Request for variance to keep chickens and ducks in Nelson city limits denied, again
Another request to keep chickens within Nelson city limits has flown the coop at City Hall.
City council voted against a request from a Rosemont resident seeking an exemption from the Animal Regulation and Control Bylaw, which prohibits the keeping of animals or poultry, except for a dog or cat from being kept within the city.
The decision means Stephanie Gibson must re-home the four hens and two ducks she had kept at her property within 30 days.
The city’s Bylaw department had received a complaint from a neighbour with regard to the presence of the hens and ducks at Gibson’s property last month. Gibson had contacted the city and requested a bylaw exemption, allowing her to continue keeping the birds within the city at that point.
But city council again did not uphold the request for an exemption, concurring with a city staff recommendation from city deputy corporate officer Gabriel Bouvet-Boisclair that the housing of hens and ducks could serve as an attractant to animal life.
“This can lead to human-bear conflict, which typically results in the destruction of bears,” he wrote. “Additionally, as mentioned by WildsafeBC, rats are beginning to be a problem in the Rosemont area and animal feed is a contributor to this.”
He also felt an exemption would create additional requests from other residents and a precedent making it difficult to formulate any rational basis to deny future requests.
“Out of fairness for residents, bylaws should be applied consistently and fairly; bylaws should only be relaxed where some unique circumstances warrant it,” Bouvet-Boisclair wrote.
“Accordingly, rather than grant one-off exemptions where there is no unique or compelling reason to do so, council should generally seek to enforce its bylaws.”
WildSafeBC recommended that, if urban livestock were allowed, it would require electric fencing. Nelson currently has a bylaw prohibiting electric fencing.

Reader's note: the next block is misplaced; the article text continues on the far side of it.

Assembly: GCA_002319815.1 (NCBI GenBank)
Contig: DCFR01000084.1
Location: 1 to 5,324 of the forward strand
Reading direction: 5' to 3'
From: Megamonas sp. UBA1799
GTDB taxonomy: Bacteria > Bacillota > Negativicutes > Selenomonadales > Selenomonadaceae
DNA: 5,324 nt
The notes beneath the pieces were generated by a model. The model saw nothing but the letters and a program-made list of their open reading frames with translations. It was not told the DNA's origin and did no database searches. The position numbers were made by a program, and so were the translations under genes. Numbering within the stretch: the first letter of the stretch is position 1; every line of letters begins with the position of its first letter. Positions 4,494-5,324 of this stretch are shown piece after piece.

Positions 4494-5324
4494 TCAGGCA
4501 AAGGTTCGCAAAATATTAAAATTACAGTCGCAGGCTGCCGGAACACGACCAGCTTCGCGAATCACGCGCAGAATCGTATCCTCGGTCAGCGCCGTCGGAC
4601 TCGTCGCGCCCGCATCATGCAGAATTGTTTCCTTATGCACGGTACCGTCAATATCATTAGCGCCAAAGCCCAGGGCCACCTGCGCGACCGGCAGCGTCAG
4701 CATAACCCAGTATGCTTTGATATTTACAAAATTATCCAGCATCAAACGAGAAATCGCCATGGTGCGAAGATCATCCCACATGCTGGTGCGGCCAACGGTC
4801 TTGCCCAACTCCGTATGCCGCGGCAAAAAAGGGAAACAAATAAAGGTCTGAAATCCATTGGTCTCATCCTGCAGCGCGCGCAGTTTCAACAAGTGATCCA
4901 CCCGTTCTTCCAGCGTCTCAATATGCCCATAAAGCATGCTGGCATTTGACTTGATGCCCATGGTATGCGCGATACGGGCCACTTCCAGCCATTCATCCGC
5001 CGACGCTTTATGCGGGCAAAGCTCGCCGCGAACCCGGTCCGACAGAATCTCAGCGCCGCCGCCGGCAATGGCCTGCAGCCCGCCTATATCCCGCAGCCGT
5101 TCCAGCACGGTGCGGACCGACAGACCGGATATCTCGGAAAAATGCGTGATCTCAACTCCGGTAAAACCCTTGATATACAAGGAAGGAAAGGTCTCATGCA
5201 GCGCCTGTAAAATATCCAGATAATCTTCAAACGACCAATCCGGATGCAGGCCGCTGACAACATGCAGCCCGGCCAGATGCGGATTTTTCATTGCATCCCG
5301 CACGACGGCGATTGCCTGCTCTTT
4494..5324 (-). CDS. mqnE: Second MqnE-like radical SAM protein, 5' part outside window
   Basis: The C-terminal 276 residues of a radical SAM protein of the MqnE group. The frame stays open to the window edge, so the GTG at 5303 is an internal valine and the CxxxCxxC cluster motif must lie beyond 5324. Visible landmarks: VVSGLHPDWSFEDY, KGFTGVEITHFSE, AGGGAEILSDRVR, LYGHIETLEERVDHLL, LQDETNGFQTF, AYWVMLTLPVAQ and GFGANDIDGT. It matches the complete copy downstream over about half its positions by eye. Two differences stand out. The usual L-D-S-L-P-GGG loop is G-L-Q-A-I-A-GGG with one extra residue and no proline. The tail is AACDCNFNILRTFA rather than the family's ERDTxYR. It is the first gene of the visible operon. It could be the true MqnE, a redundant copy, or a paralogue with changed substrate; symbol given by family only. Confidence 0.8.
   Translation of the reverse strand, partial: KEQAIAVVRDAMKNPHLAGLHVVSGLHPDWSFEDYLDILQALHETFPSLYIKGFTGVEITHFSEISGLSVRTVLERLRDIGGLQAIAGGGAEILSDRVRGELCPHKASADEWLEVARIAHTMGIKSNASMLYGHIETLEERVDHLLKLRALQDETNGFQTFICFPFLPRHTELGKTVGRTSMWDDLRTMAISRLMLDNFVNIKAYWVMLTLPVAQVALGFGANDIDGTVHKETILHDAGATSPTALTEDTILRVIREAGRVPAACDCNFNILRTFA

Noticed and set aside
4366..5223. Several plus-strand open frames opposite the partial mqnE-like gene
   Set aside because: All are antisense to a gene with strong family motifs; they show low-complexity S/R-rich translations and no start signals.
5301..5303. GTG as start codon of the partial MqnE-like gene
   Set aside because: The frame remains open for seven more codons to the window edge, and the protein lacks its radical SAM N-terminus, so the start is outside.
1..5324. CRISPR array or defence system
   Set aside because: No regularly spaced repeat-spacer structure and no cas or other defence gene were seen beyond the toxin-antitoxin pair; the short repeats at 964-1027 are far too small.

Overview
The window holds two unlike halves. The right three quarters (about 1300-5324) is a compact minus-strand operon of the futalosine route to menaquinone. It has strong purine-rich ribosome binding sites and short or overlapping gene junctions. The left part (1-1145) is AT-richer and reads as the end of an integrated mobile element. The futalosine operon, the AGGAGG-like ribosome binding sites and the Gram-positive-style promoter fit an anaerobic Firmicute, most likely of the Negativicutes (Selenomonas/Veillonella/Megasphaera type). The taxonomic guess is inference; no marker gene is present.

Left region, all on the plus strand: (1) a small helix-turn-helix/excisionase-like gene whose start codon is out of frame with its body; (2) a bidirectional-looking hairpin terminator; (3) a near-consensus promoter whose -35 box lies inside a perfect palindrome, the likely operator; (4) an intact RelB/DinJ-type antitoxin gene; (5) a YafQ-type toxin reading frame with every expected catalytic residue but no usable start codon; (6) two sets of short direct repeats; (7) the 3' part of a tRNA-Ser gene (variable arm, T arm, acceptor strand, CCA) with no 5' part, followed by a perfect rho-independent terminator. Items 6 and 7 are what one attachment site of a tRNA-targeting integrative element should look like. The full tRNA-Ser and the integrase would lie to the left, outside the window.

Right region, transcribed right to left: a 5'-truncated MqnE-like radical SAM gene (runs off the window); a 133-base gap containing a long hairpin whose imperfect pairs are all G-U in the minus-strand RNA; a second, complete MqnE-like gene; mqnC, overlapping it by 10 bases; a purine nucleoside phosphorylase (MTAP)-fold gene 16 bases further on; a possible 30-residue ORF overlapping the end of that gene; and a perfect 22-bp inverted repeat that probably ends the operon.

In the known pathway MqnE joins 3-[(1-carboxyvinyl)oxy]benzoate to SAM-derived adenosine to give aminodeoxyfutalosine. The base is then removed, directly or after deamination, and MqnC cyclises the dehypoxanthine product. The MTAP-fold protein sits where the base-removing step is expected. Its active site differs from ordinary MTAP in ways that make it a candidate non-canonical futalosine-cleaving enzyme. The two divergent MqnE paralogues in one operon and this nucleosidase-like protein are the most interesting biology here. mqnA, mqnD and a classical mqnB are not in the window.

“As for this specific situation, Rosemont is an area of high wildlife traffic including grizzlies, black bear, cougar and coyote,” noted a position paper on the matter from WildSafeBC.
“The Wassen and Munro areas are very active for human wildlife conflict with black bear as there are many attractants and human based food sources in the area.”
The city’s own bylaw officers agreed with WildSafeBC.
“The city’s Bylaw Enforcement department is strongly opposed to granting the request for exemption based largely on the fact that poultry within city limits increases the chances of bear-human conflicts,” the paper noted.
In a letter to council Gibson wrote that the birds had become like family and had helped her in her struggle with post-partum depression.
“Our two-year-old daughter has gained valuable life lessons, knowledge and enjoyment from having pet hens and ducks, collecting the eggs has become part of her daily routine,” she wrote.
“She spends most of her time outside feeding them, turning over stones to find them bugs and having them sit on her lap.
“I have also found great peace in keeping them. I was diagnosed with severe post-partum anxiety and depression last winter and my birds bring me a sense of daily accomplishment and relaxation.”
In wake of council’s decision Gibson took her case online and has established a www.change.orgpetition to try and bring back the request for a variance and establish a “test run” for the safe keeping of ducks and chickens in Nelson.
Eight years ago Conservation Officer Service conducted a bear attractant assessment within the City of Nelson and found a high number of bear attractants accessible (77 per cent compliance).
Over the last seven years the Conservation Officer Service, Nelson City Police and RCMP have responded to 867 human/bear conflicts in the Nelson area and out of those 42 black bears and two grizzly bears were destroyed due to public safety concerns.
During the past two years alone in the West Kootenay, conservation officers have responded to 96 human/bear conflicts where chickens and chicken feed were the attractant.
Out of these occurrences, 19 black bears and 4 grizzly bears were destroyed and two grizzly bear cubs were orphaned and subsequently sent to a rehabilitation facility.
“To further complicate these incidents, several of the black bears and all of the grizzly bears were killed by the chicken owners themselves to protect their investments. These incidents caused further investigation by the Conservation Officer Service to ensure the bears destruction were justifiable and necessary,” wrote conservation officer Jason Hawkes at the Nelson office.
“The majority of these conflicts could have been avoided if proper animal husbandry practices were taken including predator-exclusion electric fencing and secure feed storage designed to deter bear accessibility.
“This may seem like a reasonable solution but time and time again attractants are found unsecured, conflicts occur and bears are destroyed.”
Source: City of Nelson